Father Richard describes how Christianity’s distrust of the body originates not from the Bible, but from Greek philosophy:
I think my brilliant Franciscan history and liturgy professor, Father Larry Landini (1935–2005), may have given the best explanation for why so many Christians seem to be ashamed and afraid of the body. In 1969, after four years studying church history, Father Larry offered these final words to us: “Just remember, on the practical level, the Christian Church was much more influenced by Plato than it was by Jesus.” He left us laughing, but also stunned and sad, because four years of honest church history had told us how true this actually was.
For Plato, body and soul were incompatible enemies; matter and spirit were at deep odds with one another. Yet for Jesus, there is no animosity between body and soul. In fact, this is the heart of Jesus’ healing message and of the incarnation itself. Jesus, in whom “the Word became flesh” (John 1:14), was fully human, even as he was fully divine, with both body and spirit operating as one.
In the Apostles’ Creed, which goes back to the second century, we say, “I believe in the resurrection of the body.” The creed doesn’t say we believe in the resurrection of the spirit or the soul—but so many people hear it this way! And, of course, it doesn’t say that because the soul cannot die. Instead, we profess in the creed that human embodiment has an eternal character to it. (Read all of 1 Corinthians 15 where Paul tries to communicate this in endlessly mysterious ways.)
Christianity makes a daring and broad claim: God is redeeming matter and spirit, the whole of creation. The Bible speaks of the “new heaven and the new earth” and the descent of the “new Jerusalem from heaven” to “live among us” (Revelation 21:1–3). This physical universe and our own physicality are somehow going to share in the Eternal Mystery. Your body participates in the very mystery of salvation. In fact, it is the new and lasting temple (1 Corinthians 6:19–20 and throughout Paul’s letters).
Many Christians falsely assumed that if they could “die” to their body, their spirit would for some reason miraculously arise. Often the opposite was the case. After centuries of body rejection, and the lack of any positive body theology, the West is now trapped in substance addiction, obesity, anorexia, bulimia, plastic surgery, and an obsession with appearance and preserving these bodies. Our poor bodies, which Jesus affirmed, have become the receptacles of so much negativity and obsession.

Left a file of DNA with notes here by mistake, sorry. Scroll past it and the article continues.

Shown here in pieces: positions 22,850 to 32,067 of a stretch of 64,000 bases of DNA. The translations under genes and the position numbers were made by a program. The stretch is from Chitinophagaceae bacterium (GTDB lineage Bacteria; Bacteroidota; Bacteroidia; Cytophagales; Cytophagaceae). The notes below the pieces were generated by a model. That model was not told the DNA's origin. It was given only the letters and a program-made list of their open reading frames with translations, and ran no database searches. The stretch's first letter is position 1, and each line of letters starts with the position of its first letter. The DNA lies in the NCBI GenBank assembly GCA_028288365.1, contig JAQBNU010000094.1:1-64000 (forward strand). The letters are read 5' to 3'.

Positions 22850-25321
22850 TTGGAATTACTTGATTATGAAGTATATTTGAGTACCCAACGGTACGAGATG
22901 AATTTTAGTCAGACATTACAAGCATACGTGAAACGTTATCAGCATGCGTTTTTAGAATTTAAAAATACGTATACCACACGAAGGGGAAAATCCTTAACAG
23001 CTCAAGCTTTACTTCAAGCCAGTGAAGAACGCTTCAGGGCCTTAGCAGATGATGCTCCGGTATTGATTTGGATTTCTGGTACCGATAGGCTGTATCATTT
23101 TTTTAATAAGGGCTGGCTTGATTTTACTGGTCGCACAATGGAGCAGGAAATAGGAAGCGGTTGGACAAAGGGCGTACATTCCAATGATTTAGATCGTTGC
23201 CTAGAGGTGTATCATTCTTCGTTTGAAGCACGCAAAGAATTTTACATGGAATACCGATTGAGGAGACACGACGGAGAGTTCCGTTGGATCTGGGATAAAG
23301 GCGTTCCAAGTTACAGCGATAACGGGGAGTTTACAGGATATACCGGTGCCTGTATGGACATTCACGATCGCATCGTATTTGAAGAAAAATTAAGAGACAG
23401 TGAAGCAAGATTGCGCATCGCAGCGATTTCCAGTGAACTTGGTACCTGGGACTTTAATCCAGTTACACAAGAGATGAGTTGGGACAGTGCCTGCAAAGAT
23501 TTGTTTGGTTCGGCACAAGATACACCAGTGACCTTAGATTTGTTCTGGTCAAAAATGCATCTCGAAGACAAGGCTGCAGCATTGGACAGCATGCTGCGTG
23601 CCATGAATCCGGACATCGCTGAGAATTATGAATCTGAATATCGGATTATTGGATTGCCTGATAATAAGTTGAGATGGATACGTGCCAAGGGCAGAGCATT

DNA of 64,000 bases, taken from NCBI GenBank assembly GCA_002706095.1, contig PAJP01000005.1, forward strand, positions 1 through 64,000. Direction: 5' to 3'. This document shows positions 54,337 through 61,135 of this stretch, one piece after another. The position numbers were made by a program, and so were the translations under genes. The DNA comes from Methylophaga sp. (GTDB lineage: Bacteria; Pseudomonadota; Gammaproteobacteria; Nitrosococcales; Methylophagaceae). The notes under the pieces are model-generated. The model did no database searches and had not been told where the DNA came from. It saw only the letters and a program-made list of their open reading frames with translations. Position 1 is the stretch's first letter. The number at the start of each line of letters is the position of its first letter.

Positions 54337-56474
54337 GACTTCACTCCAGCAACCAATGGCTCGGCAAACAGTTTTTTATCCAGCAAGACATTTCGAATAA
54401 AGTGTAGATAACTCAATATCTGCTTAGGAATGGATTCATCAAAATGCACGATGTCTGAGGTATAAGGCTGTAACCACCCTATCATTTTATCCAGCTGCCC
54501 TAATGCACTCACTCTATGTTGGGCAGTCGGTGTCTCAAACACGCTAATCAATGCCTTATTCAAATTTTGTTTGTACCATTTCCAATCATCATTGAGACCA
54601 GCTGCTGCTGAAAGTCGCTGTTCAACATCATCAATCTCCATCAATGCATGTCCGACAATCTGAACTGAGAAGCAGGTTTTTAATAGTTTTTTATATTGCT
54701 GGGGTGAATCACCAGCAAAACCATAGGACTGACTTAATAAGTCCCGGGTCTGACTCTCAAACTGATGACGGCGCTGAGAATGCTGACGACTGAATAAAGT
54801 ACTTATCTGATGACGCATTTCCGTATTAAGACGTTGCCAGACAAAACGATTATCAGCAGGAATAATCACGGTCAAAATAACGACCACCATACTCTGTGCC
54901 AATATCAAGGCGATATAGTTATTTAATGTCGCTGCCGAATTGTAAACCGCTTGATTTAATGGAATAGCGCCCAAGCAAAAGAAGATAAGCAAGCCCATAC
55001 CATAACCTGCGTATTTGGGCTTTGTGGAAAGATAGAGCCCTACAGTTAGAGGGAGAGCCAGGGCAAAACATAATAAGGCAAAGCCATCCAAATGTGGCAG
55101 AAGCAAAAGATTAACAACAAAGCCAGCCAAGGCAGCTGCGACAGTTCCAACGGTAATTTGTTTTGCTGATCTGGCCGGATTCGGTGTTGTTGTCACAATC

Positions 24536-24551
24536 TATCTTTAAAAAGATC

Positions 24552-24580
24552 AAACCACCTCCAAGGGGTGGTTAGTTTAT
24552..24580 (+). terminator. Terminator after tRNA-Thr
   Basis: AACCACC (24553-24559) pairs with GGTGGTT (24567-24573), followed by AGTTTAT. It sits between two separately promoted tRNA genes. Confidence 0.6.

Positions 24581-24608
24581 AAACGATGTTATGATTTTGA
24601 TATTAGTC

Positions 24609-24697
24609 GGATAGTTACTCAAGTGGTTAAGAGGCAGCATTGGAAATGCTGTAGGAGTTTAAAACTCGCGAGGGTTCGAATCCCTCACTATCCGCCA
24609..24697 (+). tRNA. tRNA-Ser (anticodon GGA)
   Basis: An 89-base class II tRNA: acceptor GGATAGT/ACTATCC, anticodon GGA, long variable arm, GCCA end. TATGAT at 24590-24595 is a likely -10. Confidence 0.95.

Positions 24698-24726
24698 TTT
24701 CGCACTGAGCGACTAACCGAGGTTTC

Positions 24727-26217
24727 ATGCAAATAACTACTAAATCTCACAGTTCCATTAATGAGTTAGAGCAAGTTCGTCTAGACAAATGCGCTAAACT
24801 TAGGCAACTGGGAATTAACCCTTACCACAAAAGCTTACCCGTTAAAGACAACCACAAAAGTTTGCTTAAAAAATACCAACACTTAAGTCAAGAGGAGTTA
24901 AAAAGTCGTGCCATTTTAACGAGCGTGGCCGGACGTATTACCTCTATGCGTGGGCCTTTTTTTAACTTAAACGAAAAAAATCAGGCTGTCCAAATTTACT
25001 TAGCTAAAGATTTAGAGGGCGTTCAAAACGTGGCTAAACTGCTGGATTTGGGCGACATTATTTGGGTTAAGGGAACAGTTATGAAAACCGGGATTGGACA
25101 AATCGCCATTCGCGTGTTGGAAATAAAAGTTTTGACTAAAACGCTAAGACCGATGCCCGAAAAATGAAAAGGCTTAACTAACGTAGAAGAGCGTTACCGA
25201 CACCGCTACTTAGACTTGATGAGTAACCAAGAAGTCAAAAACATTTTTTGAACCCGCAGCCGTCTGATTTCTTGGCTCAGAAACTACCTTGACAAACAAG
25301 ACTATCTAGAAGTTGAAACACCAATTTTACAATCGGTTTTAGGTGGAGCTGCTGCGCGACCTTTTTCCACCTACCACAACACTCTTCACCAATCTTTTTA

The pendulum has now swung in the opposite direction, and the fervor for gyms and salons makes one think these are the new cathedrals of worship. The body is rightly reasserting its goodness and importance. Can we somehow honor both body and spirit together? When Christianity is in any way anti-body, it is not authentic Christianity. The incarnation tells us that body and spirit must fully operate and be respected as one.
Immortal Diamond: The Search for Our True Self (San Francisco, CA: Jossey-Bass, 2013), 38–39.
Explore Further. . .
- Read Richard on “Trusting Our Bodies.”
- Learn more about this year’s theme Nothing Stands Alone.
- Meet the team behind the Daily Meditations.
Image credit: Kazuo Ota, Untitled (detail), 2020, photograph, Unsplash. Nick Moore, Untitled (detail), 2018, photograph, Richmond, Unsplash. Jordan Whitt, Cataloochee river (detail), 2016, Cataloochee, photograph, Unsplash. Jenna Keiper & Leslye Colvin, 2022, triptych art, United States. Click here to enlarge image.
This week’s images appear in a form inspired by early Christian/Catholic triptych art: a threefold form that tells a unified story.
Image inspiration: There is knowledge in our muscles and bones. When our body encounters the world, a door into deeper understanding can be opened.
Story from Our Community:
Hearing the Silence of God / It says: Nothing. / Simply embraces me like a warm lover’s breath blowing over my body. / In it I feel again the taste of hot apple cider my mother would hand me as I stamped the snow from my little child’s leggings and came to the warmth of her morning fire. / Or taste the sweetness of that last sip of coffee rich with sugar at the bottom of the cup. / Or see the secret smile my mother’s eyes could flash in the airless rooms of my father’s anger. / Like all of these, like none of these. . . / there is where God lives: / In the deepest, wordless silence inside of us. / In the spaces between the words of our prayers.
Prayer for our community:
God, Lord of all creation, lover of life and of everything, please help us to love in our very small way what You love infinitely and everywhere. We thank You that we can offer just this one prayer and that will be more than enough, because in reality every thing and every one is connected, and nothing stands alone. To pray for one part is really to pray for the whole, and so we do. Help us each day to stand for love, for healing, for the good, for the diverse unity of the Body of Christ and all creation, because we know this is what You desire: as Jesus prayed, that all may be one. We offer our prayer together with all the holy names of God, we offer our prayer together with Christ, our Lord, Amen.